If you saw the post about my favourite interiors over on the House & Home website a few weeks back then you'll now that I'm drawn to homes that skillfully mix historical elements with contemporary furnishings. There is something about the juxtaposition of an ornate fireplace with a cleanlined coffee table, for example, that makes you look at both objects in a new light. It's really no surprise that I'm drawn to these kinds of interiors. My own home, a 1905 Victorian with many of the original features intact, requires the same balancing act between archival and current. I think we're all drawn to homes similar to our own. I imagine if I lived in a Post and Beam house in Vancouver this blog would be very different!
Luckily for me, there are a few epicenters around the world where housing stock similar to my own were built: London, England, Sydney Australia, and New York, particularly Brooklyn. Each has its own special characteristics (for example, I absolutely adore the marble fireplace mantles you see in Brooklyn brownstones something we don't see much of up here) but the floor plans and details are often quite comparable.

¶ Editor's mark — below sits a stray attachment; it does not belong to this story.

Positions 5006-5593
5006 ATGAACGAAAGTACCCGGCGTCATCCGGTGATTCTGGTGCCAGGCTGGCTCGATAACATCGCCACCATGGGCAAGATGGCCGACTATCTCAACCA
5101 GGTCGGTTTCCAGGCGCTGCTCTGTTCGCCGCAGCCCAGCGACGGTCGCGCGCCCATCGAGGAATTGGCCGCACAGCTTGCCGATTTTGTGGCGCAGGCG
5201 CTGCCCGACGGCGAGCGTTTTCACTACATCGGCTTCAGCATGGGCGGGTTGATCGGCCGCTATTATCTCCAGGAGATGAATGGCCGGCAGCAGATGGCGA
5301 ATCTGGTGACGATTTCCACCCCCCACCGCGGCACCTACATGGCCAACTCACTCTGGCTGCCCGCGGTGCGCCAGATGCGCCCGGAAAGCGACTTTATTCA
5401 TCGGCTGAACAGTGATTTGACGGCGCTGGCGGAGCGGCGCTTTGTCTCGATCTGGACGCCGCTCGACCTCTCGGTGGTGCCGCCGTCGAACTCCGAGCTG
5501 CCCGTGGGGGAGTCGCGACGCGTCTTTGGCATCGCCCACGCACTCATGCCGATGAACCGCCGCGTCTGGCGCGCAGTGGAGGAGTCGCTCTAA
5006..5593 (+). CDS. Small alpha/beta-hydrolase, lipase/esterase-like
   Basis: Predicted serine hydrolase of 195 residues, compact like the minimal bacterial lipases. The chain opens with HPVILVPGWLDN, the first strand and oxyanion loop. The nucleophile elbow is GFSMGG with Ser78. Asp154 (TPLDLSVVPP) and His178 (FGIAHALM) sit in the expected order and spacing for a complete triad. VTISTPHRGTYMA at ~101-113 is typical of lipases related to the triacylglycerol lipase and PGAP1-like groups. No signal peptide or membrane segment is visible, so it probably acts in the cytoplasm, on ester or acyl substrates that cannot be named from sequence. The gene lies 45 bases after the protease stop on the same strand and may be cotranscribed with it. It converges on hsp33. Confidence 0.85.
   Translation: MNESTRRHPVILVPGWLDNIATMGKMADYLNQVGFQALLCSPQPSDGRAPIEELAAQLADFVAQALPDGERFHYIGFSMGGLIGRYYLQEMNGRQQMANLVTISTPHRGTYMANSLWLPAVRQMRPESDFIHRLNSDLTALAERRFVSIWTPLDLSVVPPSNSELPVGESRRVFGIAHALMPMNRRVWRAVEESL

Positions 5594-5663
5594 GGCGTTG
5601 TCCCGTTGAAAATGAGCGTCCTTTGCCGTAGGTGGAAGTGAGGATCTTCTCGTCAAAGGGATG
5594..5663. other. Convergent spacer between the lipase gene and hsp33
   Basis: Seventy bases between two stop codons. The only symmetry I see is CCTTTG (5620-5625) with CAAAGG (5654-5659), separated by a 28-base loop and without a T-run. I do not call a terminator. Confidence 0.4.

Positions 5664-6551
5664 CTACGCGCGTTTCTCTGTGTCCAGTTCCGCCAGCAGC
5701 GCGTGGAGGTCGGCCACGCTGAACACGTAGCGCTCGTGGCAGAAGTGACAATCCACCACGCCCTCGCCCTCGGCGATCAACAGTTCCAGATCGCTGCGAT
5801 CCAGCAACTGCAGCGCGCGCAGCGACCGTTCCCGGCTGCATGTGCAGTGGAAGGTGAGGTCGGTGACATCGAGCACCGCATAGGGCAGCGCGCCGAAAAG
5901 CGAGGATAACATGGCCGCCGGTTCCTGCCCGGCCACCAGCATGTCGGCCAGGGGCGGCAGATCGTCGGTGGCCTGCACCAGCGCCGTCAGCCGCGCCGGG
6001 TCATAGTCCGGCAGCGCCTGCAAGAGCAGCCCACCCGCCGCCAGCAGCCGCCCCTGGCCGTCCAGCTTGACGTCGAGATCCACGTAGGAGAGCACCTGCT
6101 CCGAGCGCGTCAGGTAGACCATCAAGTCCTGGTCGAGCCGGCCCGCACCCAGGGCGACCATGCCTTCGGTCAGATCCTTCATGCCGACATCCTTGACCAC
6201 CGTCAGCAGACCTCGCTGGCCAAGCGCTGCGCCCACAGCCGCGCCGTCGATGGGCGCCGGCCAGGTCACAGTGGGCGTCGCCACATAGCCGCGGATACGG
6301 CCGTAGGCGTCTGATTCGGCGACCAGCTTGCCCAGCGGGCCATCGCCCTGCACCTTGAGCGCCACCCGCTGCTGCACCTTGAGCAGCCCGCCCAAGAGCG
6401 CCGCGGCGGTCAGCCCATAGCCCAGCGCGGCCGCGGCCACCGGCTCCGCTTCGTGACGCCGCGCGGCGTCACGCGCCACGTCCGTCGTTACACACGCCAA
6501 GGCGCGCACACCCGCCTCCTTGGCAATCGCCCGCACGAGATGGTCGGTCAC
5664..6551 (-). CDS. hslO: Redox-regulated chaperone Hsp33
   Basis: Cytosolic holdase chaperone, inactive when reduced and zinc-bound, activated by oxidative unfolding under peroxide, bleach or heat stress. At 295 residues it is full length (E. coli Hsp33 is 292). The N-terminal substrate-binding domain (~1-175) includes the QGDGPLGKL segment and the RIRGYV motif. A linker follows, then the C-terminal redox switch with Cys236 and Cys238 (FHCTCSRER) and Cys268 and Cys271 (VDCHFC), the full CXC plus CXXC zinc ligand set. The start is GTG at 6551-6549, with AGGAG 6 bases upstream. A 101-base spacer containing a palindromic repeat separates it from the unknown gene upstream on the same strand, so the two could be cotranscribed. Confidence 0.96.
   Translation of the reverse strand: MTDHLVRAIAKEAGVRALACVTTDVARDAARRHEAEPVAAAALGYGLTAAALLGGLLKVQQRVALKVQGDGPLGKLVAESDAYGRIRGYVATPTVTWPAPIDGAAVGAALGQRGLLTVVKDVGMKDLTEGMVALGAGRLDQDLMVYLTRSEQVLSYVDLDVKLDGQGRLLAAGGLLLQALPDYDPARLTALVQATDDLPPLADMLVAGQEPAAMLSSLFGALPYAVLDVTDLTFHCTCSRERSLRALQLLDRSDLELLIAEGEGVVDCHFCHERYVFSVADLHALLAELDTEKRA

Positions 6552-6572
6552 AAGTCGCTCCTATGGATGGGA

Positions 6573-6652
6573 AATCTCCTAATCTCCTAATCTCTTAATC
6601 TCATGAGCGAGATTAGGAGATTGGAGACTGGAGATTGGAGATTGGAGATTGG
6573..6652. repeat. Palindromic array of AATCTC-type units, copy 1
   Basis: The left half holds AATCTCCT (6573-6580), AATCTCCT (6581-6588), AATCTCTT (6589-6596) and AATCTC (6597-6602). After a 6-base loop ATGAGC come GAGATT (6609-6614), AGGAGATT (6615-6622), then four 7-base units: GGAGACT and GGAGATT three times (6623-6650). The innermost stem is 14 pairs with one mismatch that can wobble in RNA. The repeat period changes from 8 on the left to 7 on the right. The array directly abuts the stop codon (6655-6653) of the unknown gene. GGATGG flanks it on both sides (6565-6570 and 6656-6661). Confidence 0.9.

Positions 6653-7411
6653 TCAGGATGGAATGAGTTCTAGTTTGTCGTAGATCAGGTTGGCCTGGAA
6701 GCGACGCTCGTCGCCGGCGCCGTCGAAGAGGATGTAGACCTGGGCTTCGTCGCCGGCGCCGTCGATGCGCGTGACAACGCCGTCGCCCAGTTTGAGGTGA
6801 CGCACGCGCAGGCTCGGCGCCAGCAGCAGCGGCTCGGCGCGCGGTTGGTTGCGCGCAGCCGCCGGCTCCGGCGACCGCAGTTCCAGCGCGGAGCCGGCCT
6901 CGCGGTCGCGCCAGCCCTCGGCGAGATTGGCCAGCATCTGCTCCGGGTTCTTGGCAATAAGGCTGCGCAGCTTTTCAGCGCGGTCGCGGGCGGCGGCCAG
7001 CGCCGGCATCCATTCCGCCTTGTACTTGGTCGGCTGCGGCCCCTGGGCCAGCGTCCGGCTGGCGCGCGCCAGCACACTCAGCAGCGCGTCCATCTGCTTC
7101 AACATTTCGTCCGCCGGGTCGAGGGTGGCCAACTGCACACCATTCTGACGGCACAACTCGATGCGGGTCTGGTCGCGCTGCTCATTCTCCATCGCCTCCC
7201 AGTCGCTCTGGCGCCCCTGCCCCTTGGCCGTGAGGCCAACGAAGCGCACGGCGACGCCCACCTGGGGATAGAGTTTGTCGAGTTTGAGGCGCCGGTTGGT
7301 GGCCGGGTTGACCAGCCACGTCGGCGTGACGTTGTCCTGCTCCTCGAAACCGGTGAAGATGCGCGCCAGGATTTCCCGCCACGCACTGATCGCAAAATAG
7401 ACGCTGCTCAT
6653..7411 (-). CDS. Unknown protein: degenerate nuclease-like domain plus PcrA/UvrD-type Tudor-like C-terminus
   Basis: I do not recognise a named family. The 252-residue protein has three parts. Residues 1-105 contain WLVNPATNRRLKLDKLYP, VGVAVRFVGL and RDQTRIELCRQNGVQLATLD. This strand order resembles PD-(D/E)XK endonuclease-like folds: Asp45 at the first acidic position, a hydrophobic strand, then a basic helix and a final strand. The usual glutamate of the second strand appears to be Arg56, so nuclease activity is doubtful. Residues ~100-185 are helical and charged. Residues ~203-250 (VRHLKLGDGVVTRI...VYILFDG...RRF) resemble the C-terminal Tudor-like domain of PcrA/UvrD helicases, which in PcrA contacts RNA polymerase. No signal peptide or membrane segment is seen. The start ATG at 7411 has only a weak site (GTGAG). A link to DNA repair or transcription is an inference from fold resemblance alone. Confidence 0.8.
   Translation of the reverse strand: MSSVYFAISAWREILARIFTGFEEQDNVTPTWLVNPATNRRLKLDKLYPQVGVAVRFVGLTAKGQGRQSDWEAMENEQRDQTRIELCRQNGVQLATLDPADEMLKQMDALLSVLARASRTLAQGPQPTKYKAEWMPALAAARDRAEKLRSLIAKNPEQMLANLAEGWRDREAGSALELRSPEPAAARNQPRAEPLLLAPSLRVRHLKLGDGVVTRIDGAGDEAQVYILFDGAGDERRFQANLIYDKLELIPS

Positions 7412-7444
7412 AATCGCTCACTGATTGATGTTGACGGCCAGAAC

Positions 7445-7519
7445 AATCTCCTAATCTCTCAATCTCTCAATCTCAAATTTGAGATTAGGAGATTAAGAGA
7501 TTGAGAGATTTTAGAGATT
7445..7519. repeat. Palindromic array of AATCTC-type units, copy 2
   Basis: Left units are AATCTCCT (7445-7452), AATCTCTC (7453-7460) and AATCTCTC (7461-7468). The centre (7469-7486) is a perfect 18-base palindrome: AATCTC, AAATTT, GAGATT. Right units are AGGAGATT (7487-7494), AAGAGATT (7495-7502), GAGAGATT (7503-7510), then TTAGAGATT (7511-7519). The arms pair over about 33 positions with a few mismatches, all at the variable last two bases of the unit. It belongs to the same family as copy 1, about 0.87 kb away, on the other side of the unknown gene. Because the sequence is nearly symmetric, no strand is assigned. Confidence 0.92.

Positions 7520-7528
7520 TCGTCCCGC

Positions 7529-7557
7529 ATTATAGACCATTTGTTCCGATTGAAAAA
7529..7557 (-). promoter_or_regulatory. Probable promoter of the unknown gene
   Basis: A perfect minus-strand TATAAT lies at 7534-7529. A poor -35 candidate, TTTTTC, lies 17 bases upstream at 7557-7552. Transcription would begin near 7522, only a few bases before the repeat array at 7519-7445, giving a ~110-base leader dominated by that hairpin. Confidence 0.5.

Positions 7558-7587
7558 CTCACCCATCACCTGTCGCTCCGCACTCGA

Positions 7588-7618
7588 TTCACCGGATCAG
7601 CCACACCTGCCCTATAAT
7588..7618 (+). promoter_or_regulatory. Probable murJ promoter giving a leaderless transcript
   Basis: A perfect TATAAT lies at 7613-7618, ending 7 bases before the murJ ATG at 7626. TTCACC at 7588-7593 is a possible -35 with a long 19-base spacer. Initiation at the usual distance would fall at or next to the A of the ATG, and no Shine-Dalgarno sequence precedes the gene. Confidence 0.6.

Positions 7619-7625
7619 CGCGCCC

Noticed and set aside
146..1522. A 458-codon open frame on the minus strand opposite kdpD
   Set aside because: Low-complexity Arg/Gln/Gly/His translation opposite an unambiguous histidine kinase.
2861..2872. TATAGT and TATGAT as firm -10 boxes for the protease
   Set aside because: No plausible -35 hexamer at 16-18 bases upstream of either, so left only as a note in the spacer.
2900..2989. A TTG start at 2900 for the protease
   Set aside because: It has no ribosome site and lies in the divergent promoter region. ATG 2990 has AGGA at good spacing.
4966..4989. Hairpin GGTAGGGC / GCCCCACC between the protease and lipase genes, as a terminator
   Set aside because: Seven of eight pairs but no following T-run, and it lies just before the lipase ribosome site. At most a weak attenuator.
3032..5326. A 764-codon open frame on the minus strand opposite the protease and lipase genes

I'm always on the lookout for renovations of these types of homes and I was happy to see this article and the photos below on this Brooklyn brownstone on Dwell's website. The owner, an architect by the name Jeff Sherman decided early on that his renovation policy was "if it's okay than we keep it". This meant that things like pressed tin on the walls and exposed subfloor all stayed. The result is a very interesting juxtaposition of old and new. For the full article (including some great renovation tips like building closets into your kitchen instead of adding costly cabinets) and more photos, check out the story on Dwell.
Image credits: Single images: Dustin Aksland Double images: Catherine Tighe